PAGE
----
Jackie Mittoo – Henry the Great (1971)
You may or may not already know that what your day requires is a reggae-organ instrumental. If you did know, I salute you. If you didn’t know, take heed. Personally I didn’t know that I required Jackie Mittoo’s Henry the Great until it filled my overheated heart, drove me from and to distraction. The song barely had to do anything. It is as easy as bad math. It is as relaxed as a fully extended poolside chaise longue. Put it on and then there it is, meandering, shimmering like the air on a hot day.
Mittoo moved to Toronto in 1969. But Henry the Great was recorded back in Jamaica, where he was born, with a suite of reggae professionals. An uncredited musician plays an affable, leisurely guitar part. An uncredited musician plays drums. Another is on hand percussion. Slowly the music gets faster. And across it all you can hear peerless Jackie Mittoo, the Keyboard King, with mellow riffs and swirls of keyboard colour. Groove music like this – you have to move to it. You have to live in it. It’s repetition, sequence, a little different every time: like waking up; like falling in love; like reading a newspaper on a lazy weekend morning.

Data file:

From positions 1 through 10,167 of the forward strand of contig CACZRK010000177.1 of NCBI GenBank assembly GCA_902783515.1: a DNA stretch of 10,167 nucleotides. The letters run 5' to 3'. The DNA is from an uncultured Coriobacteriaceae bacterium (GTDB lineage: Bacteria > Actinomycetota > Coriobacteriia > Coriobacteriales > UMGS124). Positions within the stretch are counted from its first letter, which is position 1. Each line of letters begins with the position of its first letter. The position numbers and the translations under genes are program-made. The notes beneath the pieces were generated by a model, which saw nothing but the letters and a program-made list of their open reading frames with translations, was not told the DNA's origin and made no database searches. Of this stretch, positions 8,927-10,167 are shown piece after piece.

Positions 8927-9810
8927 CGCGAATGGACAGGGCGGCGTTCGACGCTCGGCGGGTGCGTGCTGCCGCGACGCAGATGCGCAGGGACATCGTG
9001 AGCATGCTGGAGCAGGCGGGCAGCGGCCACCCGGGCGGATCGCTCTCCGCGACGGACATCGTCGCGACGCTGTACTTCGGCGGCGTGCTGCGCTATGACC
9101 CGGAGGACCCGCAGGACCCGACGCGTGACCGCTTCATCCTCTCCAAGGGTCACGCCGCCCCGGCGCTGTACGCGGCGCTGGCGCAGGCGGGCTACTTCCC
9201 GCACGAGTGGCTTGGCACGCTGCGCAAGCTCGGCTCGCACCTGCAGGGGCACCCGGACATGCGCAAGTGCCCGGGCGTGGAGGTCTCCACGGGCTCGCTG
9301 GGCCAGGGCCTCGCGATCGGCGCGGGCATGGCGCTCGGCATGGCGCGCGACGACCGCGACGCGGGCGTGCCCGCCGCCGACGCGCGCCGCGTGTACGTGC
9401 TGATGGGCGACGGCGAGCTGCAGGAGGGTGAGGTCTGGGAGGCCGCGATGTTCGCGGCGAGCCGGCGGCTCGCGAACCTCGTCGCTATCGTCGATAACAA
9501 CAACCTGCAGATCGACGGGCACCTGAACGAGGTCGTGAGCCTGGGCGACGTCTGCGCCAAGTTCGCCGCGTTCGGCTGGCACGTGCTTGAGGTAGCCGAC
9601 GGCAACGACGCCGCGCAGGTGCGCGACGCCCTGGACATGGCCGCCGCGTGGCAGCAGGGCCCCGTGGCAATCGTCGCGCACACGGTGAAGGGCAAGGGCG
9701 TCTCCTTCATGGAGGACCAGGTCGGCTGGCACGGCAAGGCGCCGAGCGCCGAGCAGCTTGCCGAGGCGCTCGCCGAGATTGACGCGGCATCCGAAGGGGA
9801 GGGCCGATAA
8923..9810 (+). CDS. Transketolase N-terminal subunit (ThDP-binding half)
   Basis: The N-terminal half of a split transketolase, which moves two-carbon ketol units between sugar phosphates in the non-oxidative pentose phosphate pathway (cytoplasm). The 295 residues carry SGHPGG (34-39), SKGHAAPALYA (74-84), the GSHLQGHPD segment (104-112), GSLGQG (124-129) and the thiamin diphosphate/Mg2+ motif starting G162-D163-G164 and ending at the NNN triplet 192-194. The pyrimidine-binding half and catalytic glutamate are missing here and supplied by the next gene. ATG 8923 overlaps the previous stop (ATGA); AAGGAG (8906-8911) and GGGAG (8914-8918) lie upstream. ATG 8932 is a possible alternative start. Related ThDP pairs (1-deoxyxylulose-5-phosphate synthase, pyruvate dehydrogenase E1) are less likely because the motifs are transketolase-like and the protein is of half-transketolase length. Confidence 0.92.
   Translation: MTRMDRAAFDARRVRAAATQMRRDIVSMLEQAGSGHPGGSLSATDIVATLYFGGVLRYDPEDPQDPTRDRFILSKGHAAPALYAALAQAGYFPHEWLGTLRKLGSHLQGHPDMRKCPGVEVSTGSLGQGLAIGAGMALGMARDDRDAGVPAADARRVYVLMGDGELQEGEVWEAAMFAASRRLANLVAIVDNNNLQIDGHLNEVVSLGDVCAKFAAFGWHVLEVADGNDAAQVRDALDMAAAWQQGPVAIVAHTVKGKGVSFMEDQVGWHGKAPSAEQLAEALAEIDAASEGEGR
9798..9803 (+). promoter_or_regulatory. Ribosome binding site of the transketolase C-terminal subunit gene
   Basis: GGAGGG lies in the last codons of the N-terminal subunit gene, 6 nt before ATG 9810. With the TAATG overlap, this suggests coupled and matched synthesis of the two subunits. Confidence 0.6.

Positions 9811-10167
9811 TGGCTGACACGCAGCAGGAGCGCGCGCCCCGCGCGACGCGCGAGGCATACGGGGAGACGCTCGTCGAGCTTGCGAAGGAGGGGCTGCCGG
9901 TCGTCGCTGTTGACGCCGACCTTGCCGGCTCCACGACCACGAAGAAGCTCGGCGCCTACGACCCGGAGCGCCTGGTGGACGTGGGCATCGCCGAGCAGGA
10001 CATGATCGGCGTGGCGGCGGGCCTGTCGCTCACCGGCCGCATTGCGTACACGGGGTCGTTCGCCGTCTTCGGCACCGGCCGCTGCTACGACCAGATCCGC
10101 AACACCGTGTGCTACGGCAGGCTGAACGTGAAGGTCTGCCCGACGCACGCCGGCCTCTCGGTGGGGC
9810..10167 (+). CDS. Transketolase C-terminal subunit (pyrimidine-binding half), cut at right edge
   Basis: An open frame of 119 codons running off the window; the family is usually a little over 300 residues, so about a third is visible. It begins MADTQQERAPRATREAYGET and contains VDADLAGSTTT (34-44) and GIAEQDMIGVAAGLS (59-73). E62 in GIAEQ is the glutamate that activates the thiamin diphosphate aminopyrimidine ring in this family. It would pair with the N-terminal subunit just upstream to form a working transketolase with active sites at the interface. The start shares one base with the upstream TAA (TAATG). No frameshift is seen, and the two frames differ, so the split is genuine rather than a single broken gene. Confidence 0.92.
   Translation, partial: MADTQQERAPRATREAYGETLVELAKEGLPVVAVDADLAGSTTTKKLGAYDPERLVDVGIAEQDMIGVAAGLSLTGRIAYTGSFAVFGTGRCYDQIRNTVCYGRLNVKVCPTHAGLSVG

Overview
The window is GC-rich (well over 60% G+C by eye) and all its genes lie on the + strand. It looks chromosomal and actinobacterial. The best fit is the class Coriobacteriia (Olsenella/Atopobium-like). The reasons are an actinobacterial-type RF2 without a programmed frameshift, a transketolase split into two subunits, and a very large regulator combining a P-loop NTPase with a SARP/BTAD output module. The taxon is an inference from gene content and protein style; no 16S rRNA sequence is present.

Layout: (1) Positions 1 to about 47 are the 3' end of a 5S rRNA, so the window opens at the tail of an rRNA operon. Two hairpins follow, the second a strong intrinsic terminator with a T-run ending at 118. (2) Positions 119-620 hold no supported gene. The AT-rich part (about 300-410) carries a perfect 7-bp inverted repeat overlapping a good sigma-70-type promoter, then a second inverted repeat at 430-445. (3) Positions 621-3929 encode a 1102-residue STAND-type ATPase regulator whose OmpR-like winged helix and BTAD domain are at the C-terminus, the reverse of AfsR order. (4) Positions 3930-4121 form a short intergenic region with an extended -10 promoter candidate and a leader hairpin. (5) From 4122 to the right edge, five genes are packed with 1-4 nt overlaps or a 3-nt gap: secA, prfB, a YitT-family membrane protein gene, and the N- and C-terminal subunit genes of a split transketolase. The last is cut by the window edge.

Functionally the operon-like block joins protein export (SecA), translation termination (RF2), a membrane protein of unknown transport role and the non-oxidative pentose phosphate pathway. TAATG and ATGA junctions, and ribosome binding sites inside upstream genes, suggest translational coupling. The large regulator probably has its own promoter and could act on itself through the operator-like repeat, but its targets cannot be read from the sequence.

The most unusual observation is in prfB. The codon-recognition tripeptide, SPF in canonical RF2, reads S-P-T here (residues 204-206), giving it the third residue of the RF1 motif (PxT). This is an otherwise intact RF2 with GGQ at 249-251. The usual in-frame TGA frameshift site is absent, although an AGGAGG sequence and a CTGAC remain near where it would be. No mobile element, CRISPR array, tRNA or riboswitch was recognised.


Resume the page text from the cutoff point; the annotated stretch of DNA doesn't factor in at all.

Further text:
Shirley Collins – The Cruel Mother (1967)
Shirley Collins, 81, announced a new album this week – her first in almost four decades. One of the most important musicians of the 1960s folk revival, Collins resumed live performances in 2014; it was rare then and now to hear a singer of such advanced years, and her new single (Cruel Lincoln) is aglow with Collins’ presence. Still, the album announcement prompted me to go back to 1967’s chilling, gorgeous The Cruel Mother. Blood-red and briar-green, it’s a song of (gulp) infanticide. Yet Collins and her fellow singers don’t merely sound like mourners. They are rememberers too, and lookouts, tenderly warning us that terrible things occur.
Sorry Girls – This Game (2016)
I was swept off my feet by Sorry Girls’ debut single, a song that marries Lorde-like electro-pop and the drums-heavy disillusionment that drew me (in part) to Basia Bulat’s early work. The band’s a duo – singer Heather Foster Kirkpatrick and producer Dylan Konrad Obront, who live in Montreal – and this is the first thing they’ve ever released. That’s a high bar, and maybe it explains the delay on a long-promised first EP. But I like to imagine that a song like This Game can act less like a measuring stick and more like a turbine, a little engine prodding Sorry Girls to keep hitting the practice space, to keep pressing record. Art-making mostly comes down to persistence; long live anything that eases the outpouring of blood, sweat and tears. Sorry Girls know how to write and sing a hook, they know how to make breathless what could easily be a lament. They’re as well-served by their confidence as by their vulnerability – after all, pop music’s greatest flavour is probably “bittersweet.”
Sean Michaels received the 2014 Scotiabank Giller Prize for his novel Us Conductors. He is the editor of the music blog Said the Gramophone.
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